Silas Redd: Penn State's Next Backfield Star

Scott MoskovitzContributor IMarch 9, 2011

Penn State will be counting on Redd to run over opponents in 2011
Penn State will be counting on Redd to run over opponents in 2011Jamie Sabau/Getty Images

While Evan Royster was the household name that most fans around the country focused on in the Penn State backfield, the Nittany Lion faithful quietly knew a secret weapon was developing under the radar.

Silas Redd, a shifty runner resembling former Penn State great Curt Warner (with whom he shares the number 25), was an effective complement to Royster a season ago. As a freshman, Redd piled up 437 yards on just 77 carries and had two rushing touchdowns.

Redd's role with the offense expanded as the season wore on, as his explosiveness prevented him from staying on the sidelines. After just 35 carries in the Lions' first eight games, Redd had 41 carries in the final five contests. Over that last stretch, the Connecticut native had his career-first 100-yard game against Northwestern.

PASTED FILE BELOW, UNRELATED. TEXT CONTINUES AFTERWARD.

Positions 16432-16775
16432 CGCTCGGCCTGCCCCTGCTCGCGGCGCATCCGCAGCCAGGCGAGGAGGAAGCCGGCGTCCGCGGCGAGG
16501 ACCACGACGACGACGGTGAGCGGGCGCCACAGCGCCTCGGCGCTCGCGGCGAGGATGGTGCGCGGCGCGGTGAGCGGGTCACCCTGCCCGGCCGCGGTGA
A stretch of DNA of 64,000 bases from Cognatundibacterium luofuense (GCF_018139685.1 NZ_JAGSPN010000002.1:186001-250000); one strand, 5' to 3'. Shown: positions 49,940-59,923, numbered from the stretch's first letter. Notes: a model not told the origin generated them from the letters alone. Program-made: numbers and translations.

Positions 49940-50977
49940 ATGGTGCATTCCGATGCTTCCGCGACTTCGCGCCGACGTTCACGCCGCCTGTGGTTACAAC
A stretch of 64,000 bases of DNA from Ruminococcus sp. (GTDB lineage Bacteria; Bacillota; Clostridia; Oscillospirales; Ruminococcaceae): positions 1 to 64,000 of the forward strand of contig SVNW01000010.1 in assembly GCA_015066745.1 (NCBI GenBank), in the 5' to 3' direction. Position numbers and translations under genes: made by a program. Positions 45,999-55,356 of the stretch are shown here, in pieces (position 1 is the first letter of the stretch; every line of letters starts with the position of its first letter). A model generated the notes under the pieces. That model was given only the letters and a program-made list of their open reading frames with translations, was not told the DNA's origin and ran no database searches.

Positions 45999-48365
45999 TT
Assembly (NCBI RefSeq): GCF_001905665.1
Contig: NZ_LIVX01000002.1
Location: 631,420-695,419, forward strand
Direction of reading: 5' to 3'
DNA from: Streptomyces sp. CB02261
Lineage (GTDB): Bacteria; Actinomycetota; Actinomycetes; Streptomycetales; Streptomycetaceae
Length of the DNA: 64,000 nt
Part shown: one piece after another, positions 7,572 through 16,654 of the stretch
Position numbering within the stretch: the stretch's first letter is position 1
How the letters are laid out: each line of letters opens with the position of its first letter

The spotlight on Redd will be much brighter in 2011, as Royster moves on to the NFL. Redd will be challenged in the backfield by senior Stephfon Green, Curtis Dukes and Brandon Beachum. Whereas Green is looked at as one of the leaders of the squad, it's Redd who provides the dynamite to explode to the end zone on any given carry.

Penn State has been lacking the home run from its running back in the past couple of seasons. Although Royster provided a steady influence, his longest run of the year last season was a 50-yarder. As a unit, the team averaged just 4.1 yards per carry, which put them eighth overall in the Big Ten.

Penn State followers will note the red zone woes in 2010 as part of the inconsistency that plagued the Lions all year.

Part of the struggles can be attributed to the ineffectiveness of the running game close to the goal line. Penn State's 16 rushing touchdowns placed them above only Indiana (10) and Purdue (8) in the conference. In comparison, Wisconsin was the league leader with 39 rushing touchdowns in the red zone.

The Penn State coaching staff will have to take a serious look at which running back can be the most effective tailback in the red zone when the team begins spring practice next week. While seniority would typically place Green as the guy who would get the first look, Redd seems to be the natural fit with his ability to shed tackles and fall forward after contact.

If Redd can earn those goal line carries and produce touchdowns instead of field goals, he will become the next household name in a long line of famous Penn State running backs.